Windows (the RubyInstaller team being a fantastic example) and also a
more concious welcoming of Windows users into the community (as in,
less of the mocking of Windows and Windows users in general - yeah, I
know, boo-hoo, violins, etc. - but for a newcomer, it’s not the best
experience to feel like you’re some sort of pariah) Now, we all need
to have a sense of humour and have to be able to take a bit of
ribbing, but the joke is kind of old and stale now, and things have
improved tremendously in recent months on Windows, and, well, we’re
all just trying to get some work done, no? Can’t we all just be
friends, dammit? :wink: But if we can continue this trend of making
Windows feel less of a hostile environment for Ruby, then I’m sure
more Windows developers will be attracted and therefore will pour more
resources into improving Ruby on Windows. So, keep up the good work
and less of the negative stuff, in other words. :slight_smile:

(btw, this particular community is actually very welcoming and always
has been; my mild critique is more aimed at the high-profile bloggers,
developers and pundits, particularly in the Rails community.)

Charles

Charles R.
http://twitter.com/charlesroper

On 17/09/10 11:53 , Tom W.rop wrote:

I’ve heard a lot of criticism about developing for Ruby on Windows, but
am yet to see anyone elaborate on this. Can someone enlighten me on why
developing for Ruby on Windows is considered to be painful?

Cheers
The bulk of my development work is on Windows and it has been since I
started using Ruby (way back in the 1.6 days).
The O.Click installer was a blessing but had the known problems, the
new RubyInstaller is even better and the devkit makes life a lot easier.
The win32-* gems cover most of what people would need with windows
specific stuff.
The missing fork() and speed are the main concerns. The Ruby interpreter
on Windows performs abominably - so much so that when I have to work on
large sets of data I do the work on the Mac.
And all the web servers (webrick, mongrel, thin) perform much better on
any other platform.
Having said that 95% of the time performance is good enough and the ease
of expression in Ruby makes up for any windows specific annoyances.
Cheers,
V.-

On 17 September 2010 11:50, jonty [email protected] wrote:

Occasionally a gem appears that will not work on windows - I think this is
due to a lack of thought or even disregard rather than  it can’t be done,
e.g. rvm (switch between ruby versions)

Check out Pik: http://rubyinstaller.org/add-ons/pik/

Charles

On Fri, Sep 17, 2010 at 05:53:43PM +0900, Tom W.rop wrote:

I’ve heard a lot of criticism about developing for Ruby on Windows, but
am yet to see anyone elaborate on this. Can someone enlighten me on why
developing for Ruby on Windows is considered to be painful?

I’ll be sorta treading the same ground as some other people who
responded, but here’s my response anyway:

The problems with developing in Ruby on Windows fall into several
categories.

  • Ruby is slow on MS Windows.

  • Ruby documentation tends to be POSIX-oriented (that is, Unix and
    Unix-like systems are the targets). The famous Rails tutorial is a
    good example.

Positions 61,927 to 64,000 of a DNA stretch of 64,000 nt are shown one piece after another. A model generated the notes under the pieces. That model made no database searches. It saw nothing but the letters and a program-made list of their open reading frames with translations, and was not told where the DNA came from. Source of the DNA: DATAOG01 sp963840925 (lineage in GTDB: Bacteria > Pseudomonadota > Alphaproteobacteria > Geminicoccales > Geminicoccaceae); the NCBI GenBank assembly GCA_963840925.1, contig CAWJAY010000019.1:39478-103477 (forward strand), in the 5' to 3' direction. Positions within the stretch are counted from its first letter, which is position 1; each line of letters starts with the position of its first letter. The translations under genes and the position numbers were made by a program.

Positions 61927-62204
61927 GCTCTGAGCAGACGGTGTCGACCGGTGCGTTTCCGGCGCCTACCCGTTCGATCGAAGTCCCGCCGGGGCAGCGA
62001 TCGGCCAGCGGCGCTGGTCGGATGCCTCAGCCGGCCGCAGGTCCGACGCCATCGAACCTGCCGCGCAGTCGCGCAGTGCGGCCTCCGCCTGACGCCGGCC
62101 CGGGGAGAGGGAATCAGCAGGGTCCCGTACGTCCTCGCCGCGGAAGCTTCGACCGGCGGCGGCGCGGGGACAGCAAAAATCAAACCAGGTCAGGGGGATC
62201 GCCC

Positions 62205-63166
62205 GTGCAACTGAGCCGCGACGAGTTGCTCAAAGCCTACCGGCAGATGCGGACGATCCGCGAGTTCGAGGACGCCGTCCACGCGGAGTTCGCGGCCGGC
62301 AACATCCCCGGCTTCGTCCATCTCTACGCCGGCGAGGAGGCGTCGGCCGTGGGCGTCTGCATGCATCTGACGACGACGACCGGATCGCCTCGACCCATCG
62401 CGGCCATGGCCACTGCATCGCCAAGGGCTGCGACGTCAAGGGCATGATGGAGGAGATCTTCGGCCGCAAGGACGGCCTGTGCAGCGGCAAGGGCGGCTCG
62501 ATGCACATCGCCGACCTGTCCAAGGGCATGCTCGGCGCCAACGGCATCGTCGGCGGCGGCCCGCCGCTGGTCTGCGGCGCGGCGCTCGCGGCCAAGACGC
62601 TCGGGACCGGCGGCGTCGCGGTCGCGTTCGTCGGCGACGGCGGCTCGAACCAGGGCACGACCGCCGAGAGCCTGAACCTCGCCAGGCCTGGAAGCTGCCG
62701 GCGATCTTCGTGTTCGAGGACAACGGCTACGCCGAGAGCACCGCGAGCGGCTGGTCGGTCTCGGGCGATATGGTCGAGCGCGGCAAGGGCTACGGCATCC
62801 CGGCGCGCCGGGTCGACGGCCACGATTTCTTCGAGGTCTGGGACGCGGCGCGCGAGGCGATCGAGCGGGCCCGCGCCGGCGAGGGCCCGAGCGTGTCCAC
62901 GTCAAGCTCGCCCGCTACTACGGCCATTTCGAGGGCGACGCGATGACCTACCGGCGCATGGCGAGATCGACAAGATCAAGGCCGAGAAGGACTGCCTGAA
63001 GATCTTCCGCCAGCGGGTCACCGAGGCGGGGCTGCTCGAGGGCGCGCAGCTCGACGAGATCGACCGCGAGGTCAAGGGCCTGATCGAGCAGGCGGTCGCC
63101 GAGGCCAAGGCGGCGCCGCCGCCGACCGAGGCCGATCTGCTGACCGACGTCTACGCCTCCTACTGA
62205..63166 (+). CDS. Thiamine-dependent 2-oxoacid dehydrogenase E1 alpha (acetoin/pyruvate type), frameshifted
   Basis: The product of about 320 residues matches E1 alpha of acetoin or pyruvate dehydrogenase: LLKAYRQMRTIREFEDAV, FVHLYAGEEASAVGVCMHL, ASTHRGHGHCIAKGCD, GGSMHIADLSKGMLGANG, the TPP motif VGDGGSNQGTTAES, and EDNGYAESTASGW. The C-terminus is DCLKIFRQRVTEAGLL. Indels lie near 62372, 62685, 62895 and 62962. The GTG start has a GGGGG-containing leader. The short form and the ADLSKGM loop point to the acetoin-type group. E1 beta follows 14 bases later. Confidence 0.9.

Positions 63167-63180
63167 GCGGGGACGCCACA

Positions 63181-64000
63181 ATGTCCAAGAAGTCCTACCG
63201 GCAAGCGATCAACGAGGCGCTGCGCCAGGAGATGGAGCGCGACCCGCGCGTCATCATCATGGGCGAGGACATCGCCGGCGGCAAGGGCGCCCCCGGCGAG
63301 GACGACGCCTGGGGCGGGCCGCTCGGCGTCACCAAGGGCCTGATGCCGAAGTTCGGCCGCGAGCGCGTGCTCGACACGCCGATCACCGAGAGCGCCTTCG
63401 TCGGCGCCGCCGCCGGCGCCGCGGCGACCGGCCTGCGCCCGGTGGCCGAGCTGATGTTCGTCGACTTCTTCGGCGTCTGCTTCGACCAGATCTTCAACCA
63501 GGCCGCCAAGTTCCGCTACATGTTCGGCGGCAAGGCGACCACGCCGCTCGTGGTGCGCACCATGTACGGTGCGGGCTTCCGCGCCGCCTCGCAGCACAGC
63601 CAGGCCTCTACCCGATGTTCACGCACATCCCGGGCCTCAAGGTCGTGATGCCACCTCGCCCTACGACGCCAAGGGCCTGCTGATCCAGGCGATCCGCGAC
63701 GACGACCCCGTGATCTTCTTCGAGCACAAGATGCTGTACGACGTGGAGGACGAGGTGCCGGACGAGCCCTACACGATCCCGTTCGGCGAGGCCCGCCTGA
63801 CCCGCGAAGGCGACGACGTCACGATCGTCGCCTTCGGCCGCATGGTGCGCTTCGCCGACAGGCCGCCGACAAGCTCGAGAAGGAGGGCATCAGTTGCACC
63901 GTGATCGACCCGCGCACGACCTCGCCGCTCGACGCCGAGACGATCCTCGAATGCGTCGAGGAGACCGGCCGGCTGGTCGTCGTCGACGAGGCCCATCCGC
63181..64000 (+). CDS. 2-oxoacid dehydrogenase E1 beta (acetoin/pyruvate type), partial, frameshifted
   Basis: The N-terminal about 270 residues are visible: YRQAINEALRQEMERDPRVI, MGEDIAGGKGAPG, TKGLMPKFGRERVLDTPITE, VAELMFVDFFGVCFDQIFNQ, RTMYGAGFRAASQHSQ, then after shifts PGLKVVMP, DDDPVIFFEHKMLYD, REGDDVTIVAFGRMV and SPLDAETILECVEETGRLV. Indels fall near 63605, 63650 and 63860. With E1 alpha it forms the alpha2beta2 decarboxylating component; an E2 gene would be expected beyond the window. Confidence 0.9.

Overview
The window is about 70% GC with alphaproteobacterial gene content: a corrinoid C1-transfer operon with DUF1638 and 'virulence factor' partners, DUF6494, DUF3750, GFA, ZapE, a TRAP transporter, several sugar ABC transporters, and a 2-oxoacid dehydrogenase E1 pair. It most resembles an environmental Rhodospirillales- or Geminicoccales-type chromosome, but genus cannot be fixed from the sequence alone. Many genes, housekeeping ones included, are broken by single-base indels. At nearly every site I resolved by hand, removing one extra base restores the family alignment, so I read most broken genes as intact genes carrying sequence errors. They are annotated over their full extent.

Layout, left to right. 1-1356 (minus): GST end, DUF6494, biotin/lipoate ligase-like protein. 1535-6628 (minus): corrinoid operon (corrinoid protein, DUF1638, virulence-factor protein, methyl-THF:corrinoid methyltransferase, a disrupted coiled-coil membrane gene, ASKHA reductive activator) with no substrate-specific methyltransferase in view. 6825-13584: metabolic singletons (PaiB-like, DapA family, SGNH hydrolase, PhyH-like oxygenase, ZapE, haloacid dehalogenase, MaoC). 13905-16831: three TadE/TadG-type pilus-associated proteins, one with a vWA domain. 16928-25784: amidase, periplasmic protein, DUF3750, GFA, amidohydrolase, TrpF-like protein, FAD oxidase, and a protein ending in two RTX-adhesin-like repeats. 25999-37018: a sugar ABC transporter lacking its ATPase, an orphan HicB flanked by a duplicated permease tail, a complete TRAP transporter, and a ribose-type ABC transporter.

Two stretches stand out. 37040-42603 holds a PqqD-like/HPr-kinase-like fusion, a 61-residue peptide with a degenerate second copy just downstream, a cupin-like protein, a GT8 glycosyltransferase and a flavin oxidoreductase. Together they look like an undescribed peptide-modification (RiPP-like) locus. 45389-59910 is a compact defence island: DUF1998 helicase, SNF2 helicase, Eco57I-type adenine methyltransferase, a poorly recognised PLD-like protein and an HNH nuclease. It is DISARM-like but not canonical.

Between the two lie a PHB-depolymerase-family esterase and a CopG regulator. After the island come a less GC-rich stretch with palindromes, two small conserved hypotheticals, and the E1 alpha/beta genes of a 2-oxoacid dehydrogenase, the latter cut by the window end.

• MS Windows is generally kind of hostile to non-Microsoft interpreted
    languages. This can make it more difficult to get your language of
    choice installed on the system than on other OSes, for instance, and
    it
    tends to mean that to do a lot of meaningful work one needs to jump
    through more hoops (such as the extra work involved to get Ruby
    working
    with WSH instead of just knuckling under and using VBScript). While
    JScript is actually one of Microsoft’s babies, even that is not quite
    as comfortable a fit for MS Windows scripting as VBScript.

  • A lot of Ruby gems do not work on MS Windows. This could be for many
    reasons, such as the fact a gem’s functionality might really only
    address a POSIX need.

  • The community generally prefers POSIX systems, and it shows in
    discussion, expertise, and so on.

  • MS Windows simply lacks some basic functionality that makes
    development
    easier, such as a proper fork(), a powerful shell that works better
    than a bolt-on afterthought like Powershell, and a general
    availability
    of simple scriptable interfaces for just about every piece of software
    running on the system. These are all capabilities that (most) other
    general purpose and server-specific operating systems offer.

That is not to say that using Ruby is not a good language to use on MS
Windows. As someone else pointed out, it’s a good enough language to
make the extra effort involved to use it worthwhile when you’re working
with MS Windows. Some other languages’ implementations have been
tweaked
to fit MS Windows a little better than Ruby’s, of course, but from my
perspective all truly multi-platform languages are more painful to use
on MS Windows than elsewhere.

Note that I’m not talking about JRuby. My minimal experience with JRuby
involves toying with Ruboto on my Android device.

Your mileage may vary, I suppose.

I’ve heard a lot of criticism about developing for Ruby on Windows, but

am yet to see anyone elaborate on this. Can someone enlighten me on why
developing for Ruby on Windows is considered to be painful?

Basically because the startup time for rails is so terribly slow.
Nothing else comes to mind.

-r

Ahh, many thanks charles - I hadn’t spotted pik yet, looks great I
will try it today!